The long wait for The Black Feathers debut album is now over as Gloucestershire based duo Ray Hughes and Sian Chandler announce their arrival as a fully-fledged LP producing act. The wait hasn’t exactly been inactive as the duo did put out an EP a couple of years ago, have won over many fans with their countless live shows and possess a high profile exposition in pushing their music forward. SOAKED TO THE BONE is one of the year’s most pertinent album titles to date as The Black Feathers get right to the core of what makes a record good. There are no fake credentials to the eleven tracks that make up this release, which was initially crowd funded before getting issued on Blue House Music. This is an exciting album packed full of great tunes, sumptuous harmonies and a writing style that aches with heartfelt sincerity.
Ray and Sian have intimated at once dabbling at trying to crack mainstream pop with their writing, but regardless of any success in that direction, this album wouldn’t have surfaced and the world would have been a poorer place. The husband and wife team own this record from top to bottom, give or take a few pennies donated to Bob Dylan, and while the hooks are plentiful, a real depth to the feeling can only be revealed on a record without compromise. These hooks are most prominent on two stylish feel good numbers with one being a touch ironic. ‘Down to the River’ has been awarded the status of album preview track and this highly infectious vibrant song possesses a dark undercurrent in its lyrics. There is no harm in focussing on this and the’ no messing about’ album opener ‘Take Me Back’ which springs into action as a ballsy fiddle induced number as soon as you hit the play button. However there is so much more to this record which needs exploring.
Ten of the eleven songs are credited to the writing of Ray and Sian with the odd one out emerging from a songwriter with a promising future. Putting irony aside for the moment, the version of ‘Make you Feel My Love’ makes a strong case for reclaiming this song for the roots fraternity. While praising the song writing of others, there are several self-penned ballads on the album awash with great lyrics. ‘Goodbye Tomorrow’ is a waltz tune for the modern ages and reveals two voices burrowing themselves into the fabric of the song. The fiddle of Anna Jenkins glows on this song, which neatly segues into two other familiar players on the record, namely the legendary BJ Cole on pedal steel and the accomplished Dobro expertise of Phillip Henry. Overall the musical input on this record is a resounding success leaving sufficient room for the real stars of the show to blossom – the lyrics and voices of Ray and Sian.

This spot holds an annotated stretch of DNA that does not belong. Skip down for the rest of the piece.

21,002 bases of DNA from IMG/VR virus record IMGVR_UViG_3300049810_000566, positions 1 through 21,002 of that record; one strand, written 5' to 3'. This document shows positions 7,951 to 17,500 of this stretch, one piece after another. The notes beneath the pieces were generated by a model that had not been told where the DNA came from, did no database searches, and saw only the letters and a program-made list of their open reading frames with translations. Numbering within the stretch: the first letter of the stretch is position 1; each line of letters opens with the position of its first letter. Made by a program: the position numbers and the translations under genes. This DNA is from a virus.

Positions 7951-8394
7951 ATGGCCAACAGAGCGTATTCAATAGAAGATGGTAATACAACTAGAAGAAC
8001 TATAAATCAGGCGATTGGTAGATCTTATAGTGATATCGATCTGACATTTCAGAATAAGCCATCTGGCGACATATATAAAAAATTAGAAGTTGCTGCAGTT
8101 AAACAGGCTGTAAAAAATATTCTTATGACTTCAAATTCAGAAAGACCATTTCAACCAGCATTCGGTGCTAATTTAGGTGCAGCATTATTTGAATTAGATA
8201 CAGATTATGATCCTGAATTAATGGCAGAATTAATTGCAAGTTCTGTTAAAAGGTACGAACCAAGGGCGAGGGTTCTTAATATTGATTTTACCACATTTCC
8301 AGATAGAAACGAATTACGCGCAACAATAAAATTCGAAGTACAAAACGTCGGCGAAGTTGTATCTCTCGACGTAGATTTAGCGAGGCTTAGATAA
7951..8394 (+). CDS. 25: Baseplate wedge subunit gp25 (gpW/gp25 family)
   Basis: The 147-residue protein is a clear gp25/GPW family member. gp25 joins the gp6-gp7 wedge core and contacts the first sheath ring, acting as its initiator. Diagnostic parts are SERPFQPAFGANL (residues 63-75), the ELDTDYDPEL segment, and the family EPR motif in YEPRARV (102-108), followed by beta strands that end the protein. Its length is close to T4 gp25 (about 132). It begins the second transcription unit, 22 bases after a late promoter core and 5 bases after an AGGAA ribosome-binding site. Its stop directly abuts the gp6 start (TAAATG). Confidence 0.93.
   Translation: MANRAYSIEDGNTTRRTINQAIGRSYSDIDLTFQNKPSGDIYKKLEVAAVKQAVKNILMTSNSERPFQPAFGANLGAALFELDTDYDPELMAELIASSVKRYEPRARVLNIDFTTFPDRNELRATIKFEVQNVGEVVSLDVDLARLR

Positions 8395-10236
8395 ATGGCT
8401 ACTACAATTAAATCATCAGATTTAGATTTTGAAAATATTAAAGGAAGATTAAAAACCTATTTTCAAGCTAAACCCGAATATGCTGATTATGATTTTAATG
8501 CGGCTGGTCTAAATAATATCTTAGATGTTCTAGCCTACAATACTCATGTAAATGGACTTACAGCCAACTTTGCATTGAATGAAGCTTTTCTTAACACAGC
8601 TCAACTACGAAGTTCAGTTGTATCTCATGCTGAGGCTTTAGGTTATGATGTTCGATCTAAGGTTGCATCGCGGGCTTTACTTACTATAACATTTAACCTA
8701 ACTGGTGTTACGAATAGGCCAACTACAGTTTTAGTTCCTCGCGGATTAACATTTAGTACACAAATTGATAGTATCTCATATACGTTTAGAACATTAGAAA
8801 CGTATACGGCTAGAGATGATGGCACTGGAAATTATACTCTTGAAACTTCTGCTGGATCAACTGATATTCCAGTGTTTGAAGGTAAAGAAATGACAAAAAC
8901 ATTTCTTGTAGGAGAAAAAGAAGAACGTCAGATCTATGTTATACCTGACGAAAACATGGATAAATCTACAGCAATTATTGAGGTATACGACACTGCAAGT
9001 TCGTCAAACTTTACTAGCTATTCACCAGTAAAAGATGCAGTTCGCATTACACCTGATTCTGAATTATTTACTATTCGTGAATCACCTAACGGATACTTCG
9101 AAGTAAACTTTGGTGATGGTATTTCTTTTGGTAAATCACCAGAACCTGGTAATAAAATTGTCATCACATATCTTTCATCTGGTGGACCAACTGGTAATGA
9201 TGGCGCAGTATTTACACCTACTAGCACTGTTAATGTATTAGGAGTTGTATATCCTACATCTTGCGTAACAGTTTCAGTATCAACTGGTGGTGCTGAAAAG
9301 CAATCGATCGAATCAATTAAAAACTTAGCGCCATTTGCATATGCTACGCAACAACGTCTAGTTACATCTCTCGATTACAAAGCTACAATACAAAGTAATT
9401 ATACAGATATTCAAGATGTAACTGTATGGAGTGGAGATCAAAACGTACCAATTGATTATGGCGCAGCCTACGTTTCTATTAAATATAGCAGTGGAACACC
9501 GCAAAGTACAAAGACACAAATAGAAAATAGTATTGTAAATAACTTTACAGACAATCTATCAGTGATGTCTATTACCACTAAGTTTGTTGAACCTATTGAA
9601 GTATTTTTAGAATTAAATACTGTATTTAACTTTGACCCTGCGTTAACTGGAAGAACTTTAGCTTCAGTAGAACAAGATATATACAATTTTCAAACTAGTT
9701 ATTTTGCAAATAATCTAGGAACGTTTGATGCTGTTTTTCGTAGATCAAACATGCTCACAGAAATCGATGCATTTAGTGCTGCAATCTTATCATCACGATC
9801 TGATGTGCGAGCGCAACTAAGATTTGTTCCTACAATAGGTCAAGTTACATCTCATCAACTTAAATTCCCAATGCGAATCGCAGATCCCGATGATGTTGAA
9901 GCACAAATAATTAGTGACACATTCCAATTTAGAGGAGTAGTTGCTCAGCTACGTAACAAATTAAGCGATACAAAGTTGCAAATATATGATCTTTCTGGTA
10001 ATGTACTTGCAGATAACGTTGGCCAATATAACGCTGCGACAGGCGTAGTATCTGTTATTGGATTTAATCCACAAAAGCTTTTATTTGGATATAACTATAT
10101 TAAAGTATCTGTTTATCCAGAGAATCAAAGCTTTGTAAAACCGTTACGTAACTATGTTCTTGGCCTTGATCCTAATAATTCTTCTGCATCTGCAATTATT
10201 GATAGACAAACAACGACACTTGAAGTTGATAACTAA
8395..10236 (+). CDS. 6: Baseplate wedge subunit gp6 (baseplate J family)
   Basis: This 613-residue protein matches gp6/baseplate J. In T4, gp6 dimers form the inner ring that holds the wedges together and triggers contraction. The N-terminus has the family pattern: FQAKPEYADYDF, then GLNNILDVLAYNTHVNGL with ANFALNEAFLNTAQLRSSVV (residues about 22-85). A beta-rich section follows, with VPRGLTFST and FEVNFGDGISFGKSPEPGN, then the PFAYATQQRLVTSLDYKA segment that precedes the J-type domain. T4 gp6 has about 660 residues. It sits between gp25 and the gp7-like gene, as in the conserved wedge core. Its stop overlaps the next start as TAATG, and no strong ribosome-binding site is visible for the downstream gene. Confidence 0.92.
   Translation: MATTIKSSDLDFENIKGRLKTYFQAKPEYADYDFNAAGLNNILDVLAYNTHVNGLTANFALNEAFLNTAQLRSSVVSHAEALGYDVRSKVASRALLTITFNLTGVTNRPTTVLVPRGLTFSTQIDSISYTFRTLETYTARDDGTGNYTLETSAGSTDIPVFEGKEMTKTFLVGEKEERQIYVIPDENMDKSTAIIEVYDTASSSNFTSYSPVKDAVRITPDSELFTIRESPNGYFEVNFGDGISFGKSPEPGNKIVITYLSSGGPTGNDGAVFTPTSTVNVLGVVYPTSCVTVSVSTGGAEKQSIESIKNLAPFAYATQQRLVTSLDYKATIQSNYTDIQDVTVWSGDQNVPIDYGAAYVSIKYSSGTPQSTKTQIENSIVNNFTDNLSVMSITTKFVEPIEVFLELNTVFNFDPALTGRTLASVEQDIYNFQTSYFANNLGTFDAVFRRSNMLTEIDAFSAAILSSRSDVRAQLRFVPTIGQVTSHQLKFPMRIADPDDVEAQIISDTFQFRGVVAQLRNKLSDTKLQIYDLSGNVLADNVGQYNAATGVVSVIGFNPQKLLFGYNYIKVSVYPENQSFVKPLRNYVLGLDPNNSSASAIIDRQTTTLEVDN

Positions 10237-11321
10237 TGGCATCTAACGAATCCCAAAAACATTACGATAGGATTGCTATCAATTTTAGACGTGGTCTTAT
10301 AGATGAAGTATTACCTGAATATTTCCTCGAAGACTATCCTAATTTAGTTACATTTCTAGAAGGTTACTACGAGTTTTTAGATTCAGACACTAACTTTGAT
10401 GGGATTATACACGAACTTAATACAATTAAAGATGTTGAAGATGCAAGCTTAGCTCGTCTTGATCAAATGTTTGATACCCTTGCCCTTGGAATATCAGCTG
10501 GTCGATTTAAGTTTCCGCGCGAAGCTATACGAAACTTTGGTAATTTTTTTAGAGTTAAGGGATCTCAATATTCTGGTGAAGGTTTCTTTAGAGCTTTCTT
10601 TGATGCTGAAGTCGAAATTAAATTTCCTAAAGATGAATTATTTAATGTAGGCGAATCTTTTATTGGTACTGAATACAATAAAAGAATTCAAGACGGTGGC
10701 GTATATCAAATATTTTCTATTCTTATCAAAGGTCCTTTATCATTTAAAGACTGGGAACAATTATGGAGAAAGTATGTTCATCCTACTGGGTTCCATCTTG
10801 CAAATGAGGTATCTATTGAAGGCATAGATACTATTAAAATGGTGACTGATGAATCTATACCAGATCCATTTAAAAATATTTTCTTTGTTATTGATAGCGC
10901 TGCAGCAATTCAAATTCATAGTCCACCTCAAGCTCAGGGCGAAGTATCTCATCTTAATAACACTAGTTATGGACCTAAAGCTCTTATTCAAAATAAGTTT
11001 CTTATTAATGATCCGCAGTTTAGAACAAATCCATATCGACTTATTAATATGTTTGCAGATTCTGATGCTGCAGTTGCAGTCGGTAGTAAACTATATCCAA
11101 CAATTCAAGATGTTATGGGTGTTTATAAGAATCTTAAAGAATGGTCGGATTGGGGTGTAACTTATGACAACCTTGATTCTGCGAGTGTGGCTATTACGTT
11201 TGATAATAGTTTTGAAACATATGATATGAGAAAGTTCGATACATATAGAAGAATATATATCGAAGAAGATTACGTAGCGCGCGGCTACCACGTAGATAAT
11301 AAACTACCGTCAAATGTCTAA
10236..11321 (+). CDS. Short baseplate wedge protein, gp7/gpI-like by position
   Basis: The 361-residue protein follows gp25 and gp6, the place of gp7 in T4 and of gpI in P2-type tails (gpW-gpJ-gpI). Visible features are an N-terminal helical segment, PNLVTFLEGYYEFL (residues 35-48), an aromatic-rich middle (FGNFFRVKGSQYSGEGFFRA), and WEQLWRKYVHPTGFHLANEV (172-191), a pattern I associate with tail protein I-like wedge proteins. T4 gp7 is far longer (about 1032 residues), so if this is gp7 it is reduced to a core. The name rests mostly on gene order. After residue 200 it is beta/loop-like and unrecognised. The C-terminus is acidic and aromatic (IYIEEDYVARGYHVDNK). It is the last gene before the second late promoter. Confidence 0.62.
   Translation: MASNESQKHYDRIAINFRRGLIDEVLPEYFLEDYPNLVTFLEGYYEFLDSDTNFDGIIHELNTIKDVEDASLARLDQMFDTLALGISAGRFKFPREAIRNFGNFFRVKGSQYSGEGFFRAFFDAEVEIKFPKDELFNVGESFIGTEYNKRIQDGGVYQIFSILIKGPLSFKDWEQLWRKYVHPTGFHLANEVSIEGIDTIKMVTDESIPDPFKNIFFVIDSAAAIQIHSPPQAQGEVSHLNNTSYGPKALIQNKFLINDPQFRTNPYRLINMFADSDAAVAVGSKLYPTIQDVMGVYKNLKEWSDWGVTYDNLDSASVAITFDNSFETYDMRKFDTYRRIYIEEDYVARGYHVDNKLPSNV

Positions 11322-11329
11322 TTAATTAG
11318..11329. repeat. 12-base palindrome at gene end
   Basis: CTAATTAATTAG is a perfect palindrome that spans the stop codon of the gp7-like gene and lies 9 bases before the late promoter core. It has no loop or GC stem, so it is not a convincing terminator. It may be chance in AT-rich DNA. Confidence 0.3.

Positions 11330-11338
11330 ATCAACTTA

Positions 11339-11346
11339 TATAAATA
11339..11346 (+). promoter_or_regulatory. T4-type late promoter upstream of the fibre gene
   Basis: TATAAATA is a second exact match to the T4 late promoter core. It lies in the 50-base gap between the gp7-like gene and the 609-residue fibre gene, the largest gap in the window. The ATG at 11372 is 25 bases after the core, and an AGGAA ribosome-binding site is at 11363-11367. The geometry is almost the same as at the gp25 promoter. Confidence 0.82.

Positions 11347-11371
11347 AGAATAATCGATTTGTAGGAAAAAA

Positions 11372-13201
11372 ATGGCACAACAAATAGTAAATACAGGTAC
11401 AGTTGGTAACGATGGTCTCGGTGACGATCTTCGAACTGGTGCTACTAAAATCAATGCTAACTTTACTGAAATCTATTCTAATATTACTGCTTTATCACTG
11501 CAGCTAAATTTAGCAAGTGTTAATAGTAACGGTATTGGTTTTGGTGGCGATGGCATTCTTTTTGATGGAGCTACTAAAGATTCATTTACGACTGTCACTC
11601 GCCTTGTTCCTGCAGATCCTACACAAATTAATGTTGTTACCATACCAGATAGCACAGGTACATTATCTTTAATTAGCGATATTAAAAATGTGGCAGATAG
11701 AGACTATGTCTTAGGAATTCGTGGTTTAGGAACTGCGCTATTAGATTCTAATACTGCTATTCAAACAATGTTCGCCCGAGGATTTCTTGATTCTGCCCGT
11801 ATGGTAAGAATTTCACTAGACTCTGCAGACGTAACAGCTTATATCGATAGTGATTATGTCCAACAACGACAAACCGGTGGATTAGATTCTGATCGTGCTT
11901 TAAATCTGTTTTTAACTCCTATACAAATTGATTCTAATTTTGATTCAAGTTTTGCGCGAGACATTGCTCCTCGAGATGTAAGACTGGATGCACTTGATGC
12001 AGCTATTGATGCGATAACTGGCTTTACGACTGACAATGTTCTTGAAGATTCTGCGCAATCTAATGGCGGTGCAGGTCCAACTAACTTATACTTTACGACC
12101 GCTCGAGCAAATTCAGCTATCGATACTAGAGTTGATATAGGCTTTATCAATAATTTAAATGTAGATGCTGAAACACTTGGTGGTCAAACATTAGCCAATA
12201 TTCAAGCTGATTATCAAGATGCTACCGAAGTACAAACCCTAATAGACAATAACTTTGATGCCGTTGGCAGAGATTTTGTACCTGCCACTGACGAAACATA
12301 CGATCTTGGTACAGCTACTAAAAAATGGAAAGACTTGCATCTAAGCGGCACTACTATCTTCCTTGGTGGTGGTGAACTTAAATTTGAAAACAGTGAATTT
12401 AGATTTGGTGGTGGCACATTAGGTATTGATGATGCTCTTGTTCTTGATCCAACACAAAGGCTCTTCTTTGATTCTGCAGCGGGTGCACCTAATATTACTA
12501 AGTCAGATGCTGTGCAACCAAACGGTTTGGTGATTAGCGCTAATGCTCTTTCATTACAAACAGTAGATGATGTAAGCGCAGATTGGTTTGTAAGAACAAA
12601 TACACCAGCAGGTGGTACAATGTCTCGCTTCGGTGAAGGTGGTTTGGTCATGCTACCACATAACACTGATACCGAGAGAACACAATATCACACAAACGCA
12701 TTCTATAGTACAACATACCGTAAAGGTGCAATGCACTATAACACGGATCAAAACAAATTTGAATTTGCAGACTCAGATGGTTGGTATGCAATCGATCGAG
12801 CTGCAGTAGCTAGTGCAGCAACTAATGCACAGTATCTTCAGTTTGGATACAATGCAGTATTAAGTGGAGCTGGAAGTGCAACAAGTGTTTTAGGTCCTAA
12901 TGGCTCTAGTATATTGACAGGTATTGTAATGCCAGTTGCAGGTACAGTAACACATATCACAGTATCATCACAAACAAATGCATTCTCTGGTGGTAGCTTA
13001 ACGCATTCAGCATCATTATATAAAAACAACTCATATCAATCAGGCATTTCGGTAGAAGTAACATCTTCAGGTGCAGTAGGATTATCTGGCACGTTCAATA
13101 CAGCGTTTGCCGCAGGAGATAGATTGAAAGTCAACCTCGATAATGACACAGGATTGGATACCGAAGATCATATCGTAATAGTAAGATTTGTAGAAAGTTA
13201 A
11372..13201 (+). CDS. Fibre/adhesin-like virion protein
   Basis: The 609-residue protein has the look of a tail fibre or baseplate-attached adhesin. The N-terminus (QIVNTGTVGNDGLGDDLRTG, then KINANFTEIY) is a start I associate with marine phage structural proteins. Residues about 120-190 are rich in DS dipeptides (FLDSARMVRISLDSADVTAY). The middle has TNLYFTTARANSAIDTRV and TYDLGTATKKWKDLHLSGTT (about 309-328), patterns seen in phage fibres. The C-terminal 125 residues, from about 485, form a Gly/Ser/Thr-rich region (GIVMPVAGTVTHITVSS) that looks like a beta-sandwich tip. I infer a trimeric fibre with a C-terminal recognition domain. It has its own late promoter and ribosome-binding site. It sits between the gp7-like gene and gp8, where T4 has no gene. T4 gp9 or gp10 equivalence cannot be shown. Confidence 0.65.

The affable and widespread appeal of The Black Feathers has led to a popularity of fans spreading the breadth of the country, folk and Americana communities. While labels have their place, why not join the trendy crowd in binning genres and reflecting in the glory of the music being presented. Some folks like star associations and The Civil Wars have been banded around, but this should cease as Ray and Sian show no signs of quitting mid tour! Anyhow back to the song analysis and a few more examples as to why this album has the potential to thrive in cool circles. Swapping and exchanging duet roles amongst the harmonies is a thread throughout the record. For example, Sian opens on ‘Arclight’ which contains the fetching line ‘two shards which make a whole’, while Ray starts off the demanding track ‘Blind’ with the meaningful lyric ‘if I was born blind would you cry for me’. The duo soar in the sincerity stakes on ‘Homesick’ and bring the sound right down to a semi morbid depth for ‘Winter Moves In’ with prime responsibility being at the feet of the cello. In contrast ‘All For You’ is a jovial celebration of union with the metaphorical album title featuring as one of the lines.
The song analysis has generally rolled out in some kind of sequential order as the two remaining tracks to consider are the last two on the record. ‘Spider and the Fly’ is the most left field track on the album and is a million miles away from that distant thought of writing pop songs, with its intriguing alternative tinge. Album closer ‘Clear Blue Sky’ is a more conventional ballad and probably represents a general feel that the record is not a tough listen if you desire just to taste the top of the glass.
However as it says in the title, SOAKED TO THE BONE demands that you dive deep into the vaults and appreciate the inner quality that makes this a debut record to savour. The entrancing style of Ray Hughes and Sian Chandler presents a music collaboration meant for each other and this gregarious, ambitious duo have presented a forthright album uncomplicated in its appeal and incredibly genuine to its core. The Black Feathers have not wasted the long wait for this debut album, if anything the lengthy process has fuelled its finesse.